Arrange asparagus on platter. Spoon cucumber mixture over and serve.

**I have not tried it yet, but it might be beneficial to just mix the asparagus in the dressing with the cucumbers and onions instead of spooning the dressed cucumbers on top of them**

Thursday, April 9, 2009

Poll Results! What is your favorite type of cookie??

Chocolate Chip
7 (53%)
2 (15%)
0 (0%)
Peanut Butter
2 (15%)
Chocolate (not just chips)
1 (7%)
Ginger Snaps
1 (7%)
0 (0%)

Votes so far: 13

Yes, I am finally writing about this poll (I think I started it in December.) I must confess, I can't remember what I voted for, but I know that I like chocolate cookies, oatmeal cookies, and chocolate chip cookies. Peanut butter, not so much.
I also tend to really like creative cookies, like these maple-pecan-oatmeal cookies, or my own cranberry-pistachio biscotti.

To me, cookies are just a blank canvas to be painted with whatever flavor is desired. Unfortunately, I never really manage to pull them off the way I would like. I've tried several times to make chewy cookies, using melted butter or other techniques, but they still always end up soft and cakey. (just as tasty though!)

So, do any of you have a favorite cookie recipe you'd like to share?
And don't forget to vote on the new poll!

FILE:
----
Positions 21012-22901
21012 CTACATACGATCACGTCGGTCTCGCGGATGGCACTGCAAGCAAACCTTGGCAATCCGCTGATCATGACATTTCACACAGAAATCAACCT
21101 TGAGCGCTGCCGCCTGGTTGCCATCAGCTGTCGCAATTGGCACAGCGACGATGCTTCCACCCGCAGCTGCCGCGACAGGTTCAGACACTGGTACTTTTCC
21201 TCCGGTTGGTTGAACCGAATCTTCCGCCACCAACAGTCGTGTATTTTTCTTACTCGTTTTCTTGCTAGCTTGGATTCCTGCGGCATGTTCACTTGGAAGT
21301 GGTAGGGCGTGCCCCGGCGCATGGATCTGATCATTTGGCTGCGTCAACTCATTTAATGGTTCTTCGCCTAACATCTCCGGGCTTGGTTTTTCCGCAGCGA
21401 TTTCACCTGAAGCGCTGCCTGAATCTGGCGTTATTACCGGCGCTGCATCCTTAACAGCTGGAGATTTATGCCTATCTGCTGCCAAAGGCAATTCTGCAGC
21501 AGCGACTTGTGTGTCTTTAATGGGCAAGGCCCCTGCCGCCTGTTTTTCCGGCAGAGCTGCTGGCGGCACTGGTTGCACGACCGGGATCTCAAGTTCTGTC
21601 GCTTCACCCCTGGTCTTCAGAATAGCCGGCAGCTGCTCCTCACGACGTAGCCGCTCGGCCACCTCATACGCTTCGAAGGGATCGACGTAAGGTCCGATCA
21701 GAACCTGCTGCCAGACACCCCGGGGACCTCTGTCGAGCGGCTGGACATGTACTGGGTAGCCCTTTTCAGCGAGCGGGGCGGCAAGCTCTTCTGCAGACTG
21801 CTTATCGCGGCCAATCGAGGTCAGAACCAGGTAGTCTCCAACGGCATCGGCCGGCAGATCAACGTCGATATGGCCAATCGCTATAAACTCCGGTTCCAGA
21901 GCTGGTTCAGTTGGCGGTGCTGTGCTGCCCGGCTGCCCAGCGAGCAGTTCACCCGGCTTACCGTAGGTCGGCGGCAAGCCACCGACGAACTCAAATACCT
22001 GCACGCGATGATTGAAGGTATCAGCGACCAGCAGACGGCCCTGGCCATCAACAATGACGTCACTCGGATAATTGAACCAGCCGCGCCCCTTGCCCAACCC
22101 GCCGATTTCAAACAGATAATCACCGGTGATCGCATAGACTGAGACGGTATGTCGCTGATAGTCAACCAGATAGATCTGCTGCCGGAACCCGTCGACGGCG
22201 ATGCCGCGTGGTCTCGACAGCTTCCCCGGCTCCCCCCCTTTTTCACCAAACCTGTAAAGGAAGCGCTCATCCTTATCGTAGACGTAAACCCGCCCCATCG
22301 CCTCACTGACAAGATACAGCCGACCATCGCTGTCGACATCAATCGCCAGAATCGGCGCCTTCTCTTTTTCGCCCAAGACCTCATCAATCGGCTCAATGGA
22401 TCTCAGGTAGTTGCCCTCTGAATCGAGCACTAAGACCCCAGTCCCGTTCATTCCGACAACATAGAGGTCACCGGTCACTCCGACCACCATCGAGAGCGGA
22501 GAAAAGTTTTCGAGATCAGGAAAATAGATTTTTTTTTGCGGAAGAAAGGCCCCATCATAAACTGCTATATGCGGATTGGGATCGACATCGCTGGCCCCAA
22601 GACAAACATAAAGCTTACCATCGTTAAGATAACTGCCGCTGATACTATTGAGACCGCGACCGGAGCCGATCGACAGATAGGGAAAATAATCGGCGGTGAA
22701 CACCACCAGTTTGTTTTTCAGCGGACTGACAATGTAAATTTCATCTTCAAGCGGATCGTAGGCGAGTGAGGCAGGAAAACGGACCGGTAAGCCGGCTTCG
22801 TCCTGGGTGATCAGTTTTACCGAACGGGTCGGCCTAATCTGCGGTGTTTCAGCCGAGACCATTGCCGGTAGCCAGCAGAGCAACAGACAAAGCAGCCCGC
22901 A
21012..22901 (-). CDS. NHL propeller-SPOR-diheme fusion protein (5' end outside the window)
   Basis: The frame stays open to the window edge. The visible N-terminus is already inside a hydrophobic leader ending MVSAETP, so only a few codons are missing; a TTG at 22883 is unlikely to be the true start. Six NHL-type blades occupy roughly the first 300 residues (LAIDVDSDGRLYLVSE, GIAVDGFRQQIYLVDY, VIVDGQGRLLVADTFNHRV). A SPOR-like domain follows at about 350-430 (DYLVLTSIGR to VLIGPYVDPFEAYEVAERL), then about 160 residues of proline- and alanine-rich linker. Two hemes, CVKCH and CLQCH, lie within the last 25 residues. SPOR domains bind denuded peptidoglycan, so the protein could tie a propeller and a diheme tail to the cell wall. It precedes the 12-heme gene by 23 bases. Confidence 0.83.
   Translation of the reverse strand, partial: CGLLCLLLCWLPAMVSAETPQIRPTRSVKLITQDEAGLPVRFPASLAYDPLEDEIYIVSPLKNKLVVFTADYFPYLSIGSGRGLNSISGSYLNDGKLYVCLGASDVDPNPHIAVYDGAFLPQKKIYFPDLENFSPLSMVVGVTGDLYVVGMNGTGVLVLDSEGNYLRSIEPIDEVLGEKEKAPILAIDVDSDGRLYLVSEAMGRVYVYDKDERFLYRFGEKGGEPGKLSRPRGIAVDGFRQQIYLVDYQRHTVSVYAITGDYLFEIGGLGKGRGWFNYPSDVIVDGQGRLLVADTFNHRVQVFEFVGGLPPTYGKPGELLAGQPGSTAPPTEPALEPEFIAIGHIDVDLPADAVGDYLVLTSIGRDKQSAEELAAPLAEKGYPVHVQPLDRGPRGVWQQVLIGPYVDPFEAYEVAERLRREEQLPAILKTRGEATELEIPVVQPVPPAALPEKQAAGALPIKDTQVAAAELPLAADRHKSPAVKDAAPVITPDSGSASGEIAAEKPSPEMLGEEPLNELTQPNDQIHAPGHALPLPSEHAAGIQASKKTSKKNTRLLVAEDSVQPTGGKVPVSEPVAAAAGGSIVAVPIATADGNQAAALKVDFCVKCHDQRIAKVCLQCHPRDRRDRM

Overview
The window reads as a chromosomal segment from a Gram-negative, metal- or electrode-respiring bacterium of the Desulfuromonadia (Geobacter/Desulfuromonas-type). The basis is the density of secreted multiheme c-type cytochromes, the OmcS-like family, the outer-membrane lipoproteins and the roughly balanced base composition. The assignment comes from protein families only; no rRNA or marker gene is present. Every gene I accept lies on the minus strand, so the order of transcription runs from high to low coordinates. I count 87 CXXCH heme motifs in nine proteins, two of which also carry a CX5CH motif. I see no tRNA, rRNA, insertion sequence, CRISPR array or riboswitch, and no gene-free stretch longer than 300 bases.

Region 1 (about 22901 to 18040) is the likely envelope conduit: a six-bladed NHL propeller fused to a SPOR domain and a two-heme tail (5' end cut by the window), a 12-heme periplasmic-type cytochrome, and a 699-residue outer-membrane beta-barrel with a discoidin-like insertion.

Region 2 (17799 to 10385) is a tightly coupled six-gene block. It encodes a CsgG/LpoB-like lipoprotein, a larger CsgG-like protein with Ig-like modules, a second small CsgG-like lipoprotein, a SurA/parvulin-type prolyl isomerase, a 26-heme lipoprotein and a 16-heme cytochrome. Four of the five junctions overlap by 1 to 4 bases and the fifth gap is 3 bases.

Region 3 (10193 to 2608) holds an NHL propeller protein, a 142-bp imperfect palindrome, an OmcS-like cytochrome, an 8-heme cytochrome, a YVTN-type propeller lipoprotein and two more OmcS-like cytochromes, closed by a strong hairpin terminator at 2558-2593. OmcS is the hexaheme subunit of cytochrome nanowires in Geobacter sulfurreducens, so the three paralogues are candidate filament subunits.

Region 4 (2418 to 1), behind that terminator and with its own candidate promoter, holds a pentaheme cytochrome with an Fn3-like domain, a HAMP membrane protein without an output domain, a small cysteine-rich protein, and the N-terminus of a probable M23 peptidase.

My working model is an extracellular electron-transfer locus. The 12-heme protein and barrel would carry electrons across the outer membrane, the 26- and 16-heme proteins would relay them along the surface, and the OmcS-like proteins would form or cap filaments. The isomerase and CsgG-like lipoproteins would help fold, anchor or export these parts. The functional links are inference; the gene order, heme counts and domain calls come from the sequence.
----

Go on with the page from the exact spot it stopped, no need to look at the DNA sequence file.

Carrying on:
Sunday, April 5, 2009

Naan (Indian Flatbread)

I don't know if I've told you this already, but I eat a vegetarian dinner once a week (I also eat vegetarian lunches almost every day). So, during spring break, I decided to make an Indian meal with vegetable curry and homemade naan.
Naan is a type of Indian flatbread that is traditionally baked in a tandoor, a beehive-shaped oven that can reach scorchingly high temperatures. Since I, like most people, do not own a tandoor, I decided to look for a recipe adapted to the typical American kitchen. I found one in the newest Spring Entertaining, by Cook's Illustrated magazine.

The recipe was not to complicated, and made naan thattasted just like the ones I get from Indian restaurants. Rather than baking them in the oven like most American adaptations, it called for cooking the naan in a cast-iron skillets on the stove to simulate the one-sided high-heat of tandoor. The disadvantage of this was that I had to cook each loaf one at a time, but according to the magazine, using the oven resulted in dry and tough bread. It also instructed to brush the finished naan with melted butter or ghee, but I decided not to.